A new tourist audio guide service for elderly people integrated in the mobile phone: preliminary results BIBAKFull-Text 17
  Unai Díaz; Álvaro García; Alejandro de Felipe
VITAL (Vital Assistance for the elderly) is a EC funded 6th Framework program project whose objective is to develop a set of technologies and applications with the aim to provide remote assistance to active 60+ years old users with normal cognitive ageing to improve their social network and context interaction, preventing them of being isolated and improving their quality of life. Within this context, the application known as Tourist Audio Guide is an innovative application for elderly tourists at their destination. The basic approach is to develop an audio guide that can be downloaded in a mobile phone to perform a simulation as close as possible to a human guide in the sense that the users will receive most of the information about a topic in "real time", allowing them to hear the explanations while they focus their attention on the "real thing". This paper describes the evaluation of the first prototype of this device with a small group of elderly users from the Community of San Sebastian (Spain), enhancing the problems and needs for further development addressed by them, which will be taken into account for a future improvement of the system's feasibility, usability and acceptability.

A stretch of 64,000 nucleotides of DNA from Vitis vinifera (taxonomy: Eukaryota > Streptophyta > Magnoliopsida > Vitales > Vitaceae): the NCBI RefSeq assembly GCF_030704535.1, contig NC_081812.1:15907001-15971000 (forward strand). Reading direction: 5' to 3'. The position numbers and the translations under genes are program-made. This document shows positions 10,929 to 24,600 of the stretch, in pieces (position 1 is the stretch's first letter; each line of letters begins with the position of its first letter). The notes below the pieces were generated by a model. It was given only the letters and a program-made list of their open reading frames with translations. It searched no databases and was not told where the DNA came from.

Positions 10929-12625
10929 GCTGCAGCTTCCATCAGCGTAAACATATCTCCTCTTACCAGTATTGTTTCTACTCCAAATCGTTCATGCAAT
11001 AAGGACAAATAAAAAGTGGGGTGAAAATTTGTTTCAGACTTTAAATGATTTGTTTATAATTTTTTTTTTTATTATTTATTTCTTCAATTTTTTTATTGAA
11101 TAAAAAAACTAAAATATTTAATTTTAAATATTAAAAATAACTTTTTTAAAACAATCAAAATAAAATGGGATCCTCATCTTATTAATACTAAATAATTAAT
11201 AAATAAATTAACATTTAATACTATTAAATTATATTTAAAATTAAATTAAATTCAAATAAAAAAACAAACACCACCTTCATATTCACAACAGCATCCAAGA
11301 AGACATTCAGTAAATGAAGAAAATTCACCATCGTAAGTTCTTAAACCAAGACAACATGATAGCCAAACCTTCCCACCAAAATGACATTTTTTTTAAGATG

Keywords: VITAL, elderly, mobile services, user-centered design
A privacy-preserving protocol for finding the nearest doctor in an emergency BIBAKFull-Text 18
  Georgios Drosatos; Pavlos S. Efraimidis
In this work, we define the Nearest Doctor Problem (NDP) for finding the closest doctor in case of an emergency and present a secure multi-party computation for solving it. The solution is based on a privacy-preserving cryptographic protocol and makes use of the current location of each participating doctor. The protocol is efficient and protects the privacy of the location of all doctors. A prototype implementing the proposed solution for a community of doctors that use mobile devices to obtain their current location is presented.
Keywords: location privacy, peer-to-peer network, personal data, privacy-preserving protocol
Health monitoring using gait phase effects BIBAKFull-Text 19
  Richard Byrne; Parisa Eslambolchilar; Andrew Crossan